Francophone Migrants Face Unique Challenges

By Christine Stoddard |

French-speaking migrants from Africa stand outside of a shelter for asylum seekers at 47 Hall Street in Clinton Hill. In our on-the-street conversations, several men told me that they feel especially isolated as Francophones. As they have experienced, most assistance for recent migrants is only available in Spanish, and New Yorkers they meet in daily street life are unlikely to speak French. A common refrain I heard was, “Americans don’t speak French.” More than one man told me that I was the first French-speaking American they had met.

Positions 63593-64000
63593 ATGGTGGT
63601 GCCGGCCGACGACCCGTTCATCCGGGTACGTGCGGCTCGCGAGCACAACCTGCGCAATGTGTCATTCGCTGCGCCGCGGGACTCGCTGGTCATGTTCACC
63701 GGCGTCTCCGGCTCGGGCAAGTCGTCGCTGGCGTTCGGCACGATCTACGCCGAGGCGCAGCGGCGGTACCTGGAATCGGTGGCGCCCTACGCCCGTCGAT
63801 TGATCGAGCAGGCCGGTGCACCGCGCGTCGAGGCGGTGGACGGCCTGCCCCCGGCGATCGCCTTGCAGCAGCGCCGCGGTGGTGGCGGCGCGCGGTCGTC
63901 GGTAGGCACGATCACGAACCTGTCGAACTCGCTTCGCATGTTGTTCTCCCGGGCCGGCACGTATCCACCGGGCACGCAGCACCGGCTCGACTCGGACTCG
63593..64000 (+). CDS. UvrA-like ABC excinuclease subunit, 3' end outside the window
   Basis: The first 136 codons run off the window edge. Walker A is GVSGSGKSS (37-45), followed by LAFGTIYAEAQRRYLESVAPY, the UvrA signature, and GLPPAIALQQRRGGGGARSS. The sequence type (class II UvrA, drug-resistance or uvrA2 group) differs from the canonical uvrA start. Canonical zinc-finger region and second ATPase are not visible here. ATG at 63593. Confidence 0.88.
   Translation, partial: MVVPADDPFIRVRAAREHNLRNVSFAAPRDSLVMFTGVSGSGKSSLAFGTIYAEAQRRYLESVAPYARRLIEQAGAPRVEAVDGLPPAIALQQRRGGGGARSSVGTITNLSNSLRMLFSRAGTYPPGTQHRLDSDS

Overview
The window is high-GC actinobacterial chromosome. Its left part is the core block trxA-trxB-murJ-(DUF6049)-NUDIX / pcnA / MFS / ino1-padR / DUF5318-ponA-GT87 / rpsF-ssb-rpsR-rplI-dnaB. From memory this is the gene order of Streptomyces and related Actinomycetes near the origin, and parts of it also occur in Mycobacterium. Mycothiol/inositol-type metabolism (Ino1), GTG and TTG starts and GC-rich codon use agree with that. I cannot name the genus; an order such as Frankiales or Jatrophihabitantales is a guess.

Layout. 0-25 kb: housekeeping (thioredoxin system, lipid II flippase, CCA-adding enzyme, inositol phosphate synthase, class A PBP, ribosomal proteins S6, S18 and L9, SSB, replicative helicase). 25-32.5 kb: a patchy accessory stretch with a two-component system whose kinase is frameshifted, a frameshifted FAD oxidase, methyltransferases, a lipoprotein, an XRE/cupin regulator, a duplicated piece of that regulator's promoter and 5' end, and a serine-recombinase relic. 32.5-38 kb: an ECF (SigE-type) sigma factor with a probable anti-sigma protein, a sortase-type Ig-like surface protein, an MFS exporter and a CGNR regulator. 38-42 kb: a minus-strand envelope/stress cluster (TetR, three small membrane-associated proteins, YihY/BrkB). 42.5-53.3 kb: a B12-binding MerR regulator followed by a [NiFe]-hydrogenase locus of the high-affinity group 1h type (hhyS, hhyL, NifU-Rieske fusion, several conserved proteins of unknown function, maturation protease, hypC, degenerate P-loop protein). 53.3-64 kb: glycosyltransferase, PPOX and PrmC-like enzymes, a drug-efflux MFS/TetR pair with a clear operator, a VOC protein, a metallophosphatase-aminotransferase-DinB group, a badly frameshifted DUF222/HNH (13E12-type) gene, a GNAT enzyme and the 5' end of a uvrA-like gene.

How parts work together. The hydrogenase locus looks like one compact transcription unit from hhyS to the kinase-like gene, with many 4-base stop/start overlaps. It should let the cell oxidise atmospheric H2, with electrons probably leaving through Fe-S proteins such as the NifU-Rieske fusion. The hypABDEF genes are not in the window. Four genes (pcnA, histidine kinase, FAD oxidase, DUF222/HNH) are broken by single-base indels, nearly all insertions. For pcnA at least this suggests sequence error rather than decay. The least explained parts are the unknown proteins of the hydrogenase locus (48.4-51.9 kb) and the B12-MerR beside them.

Bahei, age 34, from Senegal.



Seydinal, age 25, and Anndiaye, age 27, both from Senegal.

Bikes and shopping carts parked outside the shelter.

Migrants may live in the shelter for 30 days–a reduction from the initial 60 days that the City of New York granted. After that, they are discharged (sometimes in the middleof the night) and must find accommodations elsewhere. With no other place to go, many migrants live on the street after they have been discharged.

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